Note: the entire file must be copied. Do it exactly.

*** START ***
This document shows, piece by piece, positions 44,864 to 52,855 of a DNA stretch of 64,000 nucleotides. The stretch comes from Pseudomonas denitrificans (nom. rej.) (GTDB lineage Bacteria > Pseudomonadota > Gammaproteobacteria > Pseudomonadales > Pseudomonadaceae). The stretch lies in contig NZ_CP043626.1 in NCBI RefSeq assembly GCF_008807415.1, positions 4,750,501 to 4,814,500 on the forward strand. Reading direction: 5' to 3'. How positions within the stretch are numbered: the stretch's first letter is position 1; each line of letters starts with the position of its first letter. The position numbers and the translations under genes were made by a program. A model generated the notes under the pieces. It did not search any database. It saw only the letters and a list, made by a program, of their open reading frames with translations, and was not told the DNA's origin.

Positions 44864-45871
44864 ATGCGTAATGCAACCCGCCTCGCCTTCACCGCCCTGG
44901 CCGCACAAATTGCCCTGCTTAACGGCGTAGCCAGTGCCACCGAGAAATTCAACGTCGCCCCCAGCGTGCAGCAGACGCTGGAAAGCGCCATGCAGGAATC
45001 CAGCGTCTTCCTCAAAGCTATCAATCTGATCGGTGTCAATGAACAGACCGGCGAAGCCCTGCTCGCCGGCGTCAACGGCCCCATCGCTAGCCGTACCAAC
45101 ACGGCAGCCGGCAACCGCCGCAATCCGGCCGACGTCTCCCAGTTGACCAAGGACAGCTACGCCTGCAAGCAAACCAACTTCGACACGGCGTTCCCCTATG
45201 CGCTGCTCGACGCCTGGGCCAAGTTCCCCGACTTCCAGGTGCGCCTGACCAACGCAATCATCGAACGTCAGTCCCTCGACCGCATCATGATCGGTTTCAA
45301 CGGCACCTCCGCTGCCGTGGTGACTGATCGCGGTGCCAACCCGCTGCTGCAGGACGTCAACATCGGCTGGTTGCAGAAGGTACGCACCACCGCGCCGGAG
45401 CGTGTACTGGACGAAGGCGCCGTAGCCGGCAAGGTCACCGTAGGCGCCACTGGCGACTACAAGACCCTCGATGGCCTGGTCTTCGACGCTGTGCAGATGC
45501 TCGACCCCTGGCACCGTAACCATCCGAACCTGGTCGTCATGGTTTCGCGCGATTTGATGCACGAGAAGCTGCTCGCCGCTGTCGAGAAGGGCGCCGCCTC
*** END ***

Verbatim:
This document shows, piece by piece, positions 44,864 to 52,855 of a DNA stretch of 64,000 nucleotides. The stretch comes from Pseudomonas denitrificans (nom. rej.) (GTDB lineage Bacteria > Pseudomonadota > Gammaproteobacteria > Pseudomonadales > Pseudomonadaceae). The stretch lies in contig NZ_CP043626.1 in NCBI RefSeq assembly GCF_008807415.1, positions 4,750,501 to 4,814,500 on the forward strand. Reading direction: 5' to 3'. How positions within the stretch are numbered: the stretch's first letter is position 1; each line of letters starts with the position of its first letter. The position numbers and the translations under genes were made by a program. A model generated the notes under the pieces. It did not search any database. It saw only the letters and a list, made by a program, of their open reading frames with translations, and was not told the DNA's origin.

Positions 44864-45871
44864 ATGCGTAATGCAACCCGCCTCGCCTTCACCGCCCTGG
44901 CCGCACAAATTGCCCTGCTTAACGGCGTAGCCAGTGCCACCGAGAAATTCAACGTCGCCCCCAGCGTGCAGCAGACGCTGGAAAGCGCCATGCAGGAATC
45001 CAGCGTCTTCCTCAAAGCTATCAATCTGATCGGTGTCAATGAACAGACCGGCGAAGCCCTGCTCGCCGGCGTCAACGGCCCCATCGCTAGCCGTACCAAC
45101 ACGGCAGCCGGCAACCGCCGCAATCCGGCCGACGTCTCCCAGTTGACCAAGGACAGCTACGCCTGCAAGCAAACCAACTTCGACACGGCGTTCCCCTATG
45201 CGCTGCTCGACGCCTGGGCCAAGTTCCCCGACTTCCAGGTGCGCCTGACCAACGCAATCATCGAACGTCAGTCCCTCGACCGCATCATGATCGGTTTCAA
45301 CGGCACCTCCGCTGCCGTGGTGACTGATCGCGGTGCCAACCCGCTGCTGCAGGACGTCAACATCGGCTGGTTGCAGAAGGTACGCACCACCGCGCCGGAG
45401 CGTGTACTGGACGAAGGCGCCGTAGCCGGCAAGGTCACCGTAGGCGCCACTGGCGACTACAAGACCCTCGATGGCCTGGTCTTCGACGCTGTGCAGATGC
45501 TCGACCCCTGGCACCGTAACCATCCGAACCTGGTCGTCATGGTTTCGCGCGATTTGATGCACGAGAAGCTGCTCGCCGCTGTCGAGAAGGGCGCCGCCTC